Good marriages don’t just happen. Our Western concept that if you fall in love with the perfect someone you can live happily ever after isn’t represented in the Bible. Instead, God’s command is that once you are married (whether by falling in love, arranged marriage, or whatever), you can have a terrific marriage if you both live out a godly life.
The marriage advice that I soaked up during that time, and since, is not wasted. We have used much of what we learned as tools in our kit. Counseling highlighted specific issues to address. And prayer helped us to hang on as long as we did. Yet the foundation of what has made our marriage so much better is living out the Christian life.
When people open up the Bible to see what God has to say about marriage, they often turn to Ephesians 5 or 1 Corinthians 7. Perhaps they head to Song of Songs to read about the intimate relationship of a husband and wife. Those are good places to go! But every passage about how Christians should treat others is instruction for marriage.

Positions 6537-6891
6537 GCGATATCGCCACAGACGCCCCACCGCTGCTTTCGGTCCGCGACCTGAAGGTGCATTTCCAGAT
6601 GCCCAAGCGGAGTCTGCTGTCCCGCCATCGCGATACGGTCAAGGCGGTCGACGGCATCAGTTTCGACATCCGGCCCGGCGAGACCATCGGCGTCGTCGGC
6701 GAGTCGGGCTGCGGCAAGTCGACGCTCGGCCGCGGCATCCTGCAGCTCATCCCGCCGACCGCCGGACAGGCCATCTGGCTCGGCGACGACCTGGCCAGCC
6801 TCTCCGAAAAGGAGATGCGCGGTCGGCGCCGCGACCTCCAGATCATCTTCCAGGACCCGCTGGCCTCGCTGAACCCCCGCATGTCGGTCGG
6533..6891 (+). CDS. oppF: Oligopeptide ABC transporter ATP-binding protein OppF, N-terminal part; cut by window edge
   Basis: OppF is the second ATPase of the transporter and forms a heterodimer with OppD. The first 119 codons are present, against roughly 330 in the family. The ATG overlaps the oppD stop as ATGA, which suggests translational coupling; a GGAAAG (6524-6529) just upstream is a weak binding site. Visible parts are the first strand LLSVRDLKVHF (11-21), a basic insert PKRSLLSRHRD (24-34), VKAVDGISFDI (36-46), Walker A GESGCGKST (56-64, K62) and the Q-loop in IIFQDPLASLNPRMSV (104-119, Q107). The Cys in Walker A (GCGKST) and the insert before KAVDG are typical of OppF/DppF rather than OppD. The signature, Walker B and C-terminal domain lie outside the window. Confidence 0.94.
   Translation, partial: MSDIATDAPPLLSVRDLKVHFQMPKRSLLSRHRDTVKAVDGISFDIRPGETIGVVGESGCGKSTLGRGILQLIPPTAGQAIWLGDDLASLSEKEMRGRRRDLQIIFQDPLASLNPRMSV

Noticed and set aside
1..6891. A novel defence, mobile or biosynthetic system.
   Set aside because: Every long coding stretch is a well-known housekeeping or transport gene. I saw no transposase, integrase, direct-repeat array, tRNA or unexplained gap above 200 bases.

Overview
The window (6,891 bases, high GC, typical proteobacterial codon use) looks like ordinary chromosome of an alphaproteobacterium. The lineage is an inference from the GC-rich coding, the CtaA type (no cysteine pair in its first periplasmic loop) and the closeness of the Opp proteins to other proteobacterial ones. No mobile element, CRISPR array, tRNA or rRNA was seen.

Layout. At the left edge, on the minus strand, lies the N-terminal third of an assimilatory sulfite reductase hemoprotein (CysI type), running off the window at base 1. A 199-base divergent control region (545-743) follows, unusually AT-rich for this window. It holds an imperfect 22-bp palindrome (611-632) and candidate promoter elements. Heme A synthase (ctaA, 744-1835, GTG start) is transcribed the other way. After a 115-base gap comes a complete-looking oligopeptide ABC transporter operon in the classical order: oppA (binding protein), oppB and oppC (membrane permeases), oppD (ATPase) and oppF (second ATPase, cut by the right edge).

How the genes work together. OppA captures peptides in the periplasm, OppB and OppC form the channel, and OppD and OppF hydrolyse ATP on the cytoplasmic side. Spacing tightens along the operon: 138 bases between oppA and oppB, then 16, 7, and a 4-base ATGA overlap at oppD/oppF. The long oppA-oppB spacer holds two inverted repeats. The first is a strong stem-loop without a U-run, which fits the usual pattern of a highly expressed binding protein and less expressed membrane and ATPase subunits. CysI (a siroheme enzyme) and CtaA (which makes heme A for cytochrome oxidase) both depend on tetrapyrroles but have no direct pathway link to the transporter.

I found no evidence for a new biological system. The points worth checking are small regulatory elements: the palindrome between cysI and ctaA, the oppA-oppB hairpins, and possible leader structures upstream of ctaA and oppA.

Marriage is not about happy, heady feelings that swirl like a whirlpool around your insides and make you crave your mate. It’s a way for God to stretch us, to test us, to grow us into the kind of people we should be. Hey, if you can learn to be patient about your spouse’s irritating habits and practice saying kind words each and every day to the person you live with, you are growing in God. And the result of seeking a holier, healthier marriage is a happy marriage.
Pray by all means. But be sure to pray that God will help you to live out what He has already commanded us to do.
8 thoughts on “How to Turn Your Marriage Around”
So gently, but clearly, written and communicated. Thank you, J.
Thanks, Linda! ❤
This is well written and right on target. One thing that I think you alluded to, but deserves to have highlighted, is setting realistic expectations. The honeymoon doesn’t last forever and life is hard. That is why those kind words and patience are so important. Thanks for the reminder.
Very true! I loved Chris Taylor’s recent comparison of marriage and intimacy to a campfire; it burns hot, bright, and wild at the beginning, but it’s when the fire settles in a bit that you get the best warmth. (And marshmallows. ~wink~)